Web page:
High Definition (HD) video led to a rapid and total transformation of the visual communication market. The new generation of video systems provides crisp images and high frame rates that made real-time video look like a produced movie, a far cry from the low-quality video users experienced with previous generations of the technology. New applications emerged, most prominently immersive telepresence which combines HD video and audio technology with multiple screens and room design that is optimized for life-like interaction across distances. By 2008, most enterprisegrade video equipment shipped with HD support. The only drawback was the higher bandwidth required to compress the HD video images. This put additional scalability requirements on the video network infrastructure, which resulted in complete new scalable, redundant, and reliable solutions, as described in the white paper Scalable Architecture for Distributed Video. But while high-end telepresence systems and selected conference rooms were able to connect at HD quality through dedicated Virtual LANs and well-designed MPLS WANs, most regular users did not get immediate access to HD quality even if they had an HD-capable system. Few organizations had the network resource to allow HD video to flow freely. The frugality caused by the financial crisis in 2008 2009 did not allow most CIOs to upgrade networks that limited HD only to high-profile users, locations, or occasions. In places where HD was widely deployed, however, users quickly discovered the benefit of high-quality picture and audio. HD video became a viable alternative to travel and face-to-face meetings. HD made visual communication much more attractive, and demand for mass deployment in organizations of any kind and size increased. The dilemma of CIOs today is how to meet user demand and requirements for HD communication while not breaking the bank for network upgrades.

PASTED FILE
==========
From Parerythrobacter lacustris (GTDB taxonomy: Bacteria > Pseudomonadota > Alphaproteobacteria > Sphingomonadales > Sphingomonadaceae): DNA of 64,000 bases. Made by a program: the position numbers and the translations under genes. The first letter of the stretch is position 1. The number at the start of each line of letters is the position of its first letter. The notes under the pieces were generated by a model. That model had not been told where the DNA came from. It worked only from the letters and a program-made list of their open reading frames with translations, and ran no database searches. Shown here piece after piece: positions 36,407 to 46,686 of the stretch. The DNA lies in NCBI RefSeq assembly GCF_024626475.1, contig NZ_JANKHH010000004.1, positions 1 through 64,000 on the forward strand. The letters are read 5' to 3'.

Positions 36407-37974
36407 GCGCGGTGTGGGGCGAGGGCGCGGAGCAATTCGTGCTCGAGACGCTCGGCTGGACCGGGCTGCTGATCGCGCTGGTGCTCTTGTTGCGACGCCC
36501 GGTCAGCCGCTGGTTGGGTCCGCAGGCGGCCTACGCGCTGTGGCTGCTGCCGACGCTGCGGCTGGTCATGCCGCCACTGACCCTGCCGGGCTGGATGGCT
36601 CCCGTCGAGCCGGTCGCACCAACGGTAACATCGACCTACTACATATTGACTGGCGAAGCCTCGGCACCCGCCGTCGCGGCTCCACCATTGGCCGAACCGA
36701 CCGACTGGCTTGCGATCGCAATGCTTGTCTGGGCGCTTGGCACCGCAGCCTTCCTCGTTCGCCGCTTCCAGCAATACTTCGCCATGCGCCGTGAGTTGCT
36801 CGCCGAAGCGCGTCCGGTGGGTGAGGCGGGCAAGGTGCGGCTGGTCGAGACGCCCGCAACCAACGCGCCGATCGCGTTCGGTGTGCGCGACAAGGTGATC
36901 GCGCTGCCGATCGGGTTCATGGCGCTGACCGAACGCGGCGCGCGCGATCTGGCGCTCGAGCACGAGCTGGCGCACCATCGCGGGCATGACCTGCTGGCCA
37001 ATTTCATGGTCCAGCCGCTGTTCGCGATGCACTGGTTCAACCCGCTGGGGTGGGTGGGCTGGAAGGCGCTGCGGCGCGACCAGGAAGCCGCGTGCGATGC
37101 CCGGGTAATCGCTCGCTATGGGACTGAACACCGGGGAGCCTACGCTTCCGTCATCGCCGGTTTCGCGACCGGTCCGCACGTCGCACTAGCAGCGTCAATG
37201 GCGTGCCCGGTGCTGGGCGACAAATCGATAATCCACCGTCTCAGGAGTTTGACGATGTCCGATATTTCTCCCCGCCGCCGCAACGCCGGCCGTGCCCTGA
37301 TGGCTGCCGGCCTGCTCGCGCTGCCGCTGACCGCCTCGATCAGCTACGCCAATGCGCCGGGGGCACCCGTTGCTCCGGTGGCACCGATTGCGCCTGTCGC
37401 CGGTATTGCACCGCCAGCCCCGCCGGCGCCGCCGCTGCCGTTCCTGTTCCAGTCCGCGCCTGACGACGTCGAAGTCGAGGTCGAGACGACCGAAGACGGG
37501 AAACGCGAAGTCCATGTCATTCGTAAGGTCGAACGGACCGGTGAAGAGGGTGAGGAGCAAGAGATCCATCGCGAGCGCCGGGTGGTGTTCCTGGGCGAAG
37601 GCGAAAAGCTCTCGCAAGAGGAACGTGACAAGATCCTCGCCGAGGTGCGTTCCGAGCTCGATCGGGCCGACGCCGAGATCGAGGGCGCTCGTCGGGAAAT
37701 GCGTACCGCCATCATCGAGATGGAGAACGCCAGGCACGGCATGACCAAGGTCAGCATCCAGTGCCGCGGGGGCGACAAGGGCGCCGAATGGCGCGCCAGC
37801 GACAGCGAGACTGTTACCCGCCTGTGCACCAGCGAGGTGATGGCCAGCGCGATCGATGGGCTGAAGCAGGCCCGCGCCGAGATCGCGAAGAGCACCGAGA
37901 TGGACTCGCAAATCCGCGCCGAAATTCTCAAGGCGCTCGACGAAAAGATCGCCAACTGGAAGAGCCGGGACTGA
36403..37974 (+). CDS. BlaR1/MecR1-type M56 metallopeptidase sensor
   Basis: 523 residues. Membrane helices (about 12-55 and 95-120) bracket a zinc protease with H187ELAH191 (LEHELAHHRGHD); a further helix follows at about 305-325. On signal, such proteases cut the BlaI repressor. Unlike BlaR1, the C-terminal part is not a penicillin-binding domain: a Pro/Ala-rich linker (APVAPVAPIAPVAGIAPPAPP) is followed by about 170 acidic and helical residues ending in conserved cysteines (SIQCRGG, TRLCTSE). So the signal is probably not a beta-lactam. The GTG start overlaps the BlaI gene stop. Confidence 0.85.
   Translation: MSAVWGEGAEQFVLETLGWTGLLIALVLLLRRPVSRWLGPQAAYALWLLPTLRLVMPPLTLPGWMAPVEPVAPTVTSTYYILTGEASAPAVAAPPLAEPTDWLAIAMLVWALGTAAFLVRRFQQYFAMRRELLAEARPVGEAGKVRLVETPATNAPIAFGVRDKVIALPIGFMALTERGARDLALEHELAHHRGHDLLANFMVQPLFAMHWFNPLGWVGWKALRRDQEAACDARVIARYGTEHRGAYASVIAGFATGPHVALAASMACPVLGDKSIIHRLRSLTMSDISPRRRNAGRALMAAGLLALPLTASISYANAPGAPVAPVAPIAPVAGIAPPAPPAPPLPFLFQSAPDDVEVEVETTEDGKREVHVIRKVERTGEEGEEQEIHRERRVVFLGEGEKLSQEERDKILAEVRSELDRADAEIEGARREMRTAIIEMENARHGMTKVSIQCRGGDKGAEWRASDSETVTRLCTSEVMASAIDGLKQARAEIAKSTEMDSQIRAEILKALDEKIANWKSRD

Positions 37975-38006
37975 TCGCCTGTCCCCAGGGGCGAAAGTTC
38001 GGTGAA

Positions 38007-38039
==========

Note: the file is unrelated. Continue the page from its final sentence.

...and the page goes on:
Figure 1: H.264 encoder block diagram

The H.264 standard lists multiple options for the implementation of each block, which allows vendors to develop customized applications and address the requirements in their markets. However, by following the block diagram and using options that are officially part of the H.264 standard, vendors preserve interoperability with other vendors. Deviations from the standard lead to incompatibility and interoperability problems. All in all, H.264 is a toolbox that includes mandatory tools that all implementations must support and optional tools that implementers


H.264 High Profile: The Next Big Thing in Visual Communications

can select from if they desire. Since hundreds of compression experts were involved in the standardization process, the list of optional tools is quite long. Some options in the H.264 were simpler and were immediately implemented. Others were complex and even not feasible at time of the standardization but were accepted anywayto be implemented laterwhen enough processing power might be available to handle the complexity.